After more than a month of continued symptoms and multiple setbacks the Twins have shut down Joe Mauer for the season due to the concussion he suffered on August 19.
General manager Terry Ryan told reporters today that Mauer has been making progress recently and the shut down wasn’t caused by a setback, but with only a week remaining in the season the Twins simply felt there was no point to bringing him back.
As a Twins fan that makes plenty of sense to me, although unfortunately as the team learned from Justin Morneau’s concussion comeback a few years ago taking an entire offseason to rest doesn’t necessarily mean the symptoms won’t return once the baseball activities start up again.
Mauer was having one of his typical seasons before the brain injury, hitting hitting .324 in 113 games and throwing out 43 percent of steal attempts. In his absence Josmil Pinto and Chris Herrmann have been splitting time behind the plate and Mauer’s future position defensively will be an offseason-long topic of debate in Minnesota.
Rick Morissey of the Chicago Sun-Times published an article on Sunday giving a bit of insight into Cubs president of baseball operations Theo Epstein. When Epsten was younger, he dabbled in sportswriting, but quickly realized the trade wasn’t for him.
As Morissey details, when Epstein was 19 years old writing for Yale’s student newspaper, he wrote an article suggesting the school’s football coach should be fired during what would become a 3-7 season. Epstein was told during the meeting that one writer would defend the coach and one would call for his job. “It was a lesson in the way that the world of journalism sometimes works. It was an eye-opener for me. I regret it, and I’ve happily moved on.”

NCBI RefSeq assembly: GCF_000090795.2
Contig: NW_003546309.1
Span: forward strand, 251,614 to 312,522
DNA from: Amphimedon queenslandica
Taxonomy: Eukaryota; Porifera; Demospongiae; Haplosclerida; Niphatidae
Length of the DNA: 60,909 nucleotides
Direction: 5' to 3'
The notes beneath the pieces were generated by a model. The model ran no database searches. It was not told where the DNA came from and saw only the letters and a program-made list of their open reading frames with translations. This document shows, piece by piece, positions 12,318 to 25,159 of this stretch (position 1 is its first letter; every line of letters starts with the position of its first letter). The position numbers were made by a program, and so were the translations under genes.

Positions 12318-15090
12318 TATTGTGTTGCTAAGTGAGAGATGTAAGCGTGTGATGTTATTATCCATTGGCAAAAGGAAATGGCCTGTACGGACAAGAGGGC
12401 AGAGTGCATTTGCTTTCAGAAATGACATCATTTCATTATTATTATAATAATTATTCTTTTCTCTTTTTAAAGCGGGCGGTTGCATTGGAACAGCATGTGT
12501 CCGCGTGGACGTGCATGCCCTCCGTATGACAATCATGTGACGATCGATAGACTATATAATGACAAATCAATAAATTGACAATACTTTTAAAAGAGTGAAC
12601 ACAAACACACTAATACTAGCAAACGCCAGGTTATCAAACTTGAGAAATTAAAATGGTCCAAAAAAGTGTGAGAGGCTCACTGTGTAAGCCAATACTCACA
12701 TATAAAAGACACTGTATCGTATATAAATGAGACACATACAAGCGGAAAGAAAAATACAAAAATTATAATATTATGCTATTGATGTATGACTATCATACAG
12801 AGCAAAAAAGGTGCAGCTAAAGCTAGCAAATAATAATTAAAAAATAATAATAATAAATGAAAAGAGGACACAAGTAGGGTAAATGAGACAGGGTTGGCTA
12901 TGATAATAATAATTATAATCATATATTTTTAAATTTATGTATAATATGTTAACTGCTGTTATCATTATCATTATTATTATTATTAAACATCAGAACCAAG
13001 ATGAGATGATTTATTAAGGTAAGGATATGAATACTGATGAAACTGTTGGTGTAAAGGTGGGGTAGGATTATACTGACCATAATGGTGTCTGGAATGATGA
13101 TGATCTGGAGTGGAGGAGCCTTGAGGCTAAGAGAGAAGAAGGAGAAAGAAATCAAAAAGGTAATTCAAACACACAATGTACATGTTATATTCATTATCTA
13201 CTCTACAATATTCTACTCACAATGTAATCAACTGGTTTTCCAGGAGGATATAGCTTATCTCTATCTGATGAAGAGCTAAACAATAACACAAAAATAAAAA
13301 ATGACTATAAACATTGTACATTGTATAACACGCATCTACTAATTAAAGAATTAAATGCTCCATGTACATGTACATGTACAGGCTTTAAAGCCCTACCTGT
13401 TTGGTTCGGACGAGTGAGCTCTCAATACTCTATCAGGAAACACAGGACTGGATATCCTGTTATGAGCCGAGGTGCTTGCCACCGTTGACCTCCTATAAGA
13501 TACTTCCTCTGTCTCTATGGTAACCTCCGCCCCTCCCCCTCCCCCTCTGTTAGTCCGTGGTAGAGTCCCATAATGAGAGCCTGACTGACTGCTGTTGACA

Epstein continued, “I realized I didn’t want to be a sportswriter when I was interning with the Orioles back in ’92, ’93, ’94. I did do a lot of media-relations stuff, and I saw that the life of a sportswriter is pretty lonely. You kind of work by yourself, sit there by yourself in the press box, go back to the hotel bar. Not to generalize.” He added, “But I really respect writing and respect sportswriters.”
He’s not wrong, and he seems to have found his calling as a front office executive. His Cubs are back in the World Series for the first time since 1945.
Indians second baseman Jason Kipnis tweeted on Sunday, “Got a little too close to [Francisco Lindor] during the celebration!! Freak accident but should be good to go by Tuesday! #cantkeepmeoutofthisgame!”
Per MLB.com’s Jordan Bastian, manager Terry Francona said Kipnis is dealing with a low ankle sprain, but he’s expected to be ready to go when the World Series begins on Tuesday. Kipnis went through fielding drills on Sunday.
Kipnis is hitting .167/.219/.367 with a pair of homers and four RBI in eight games this postseason.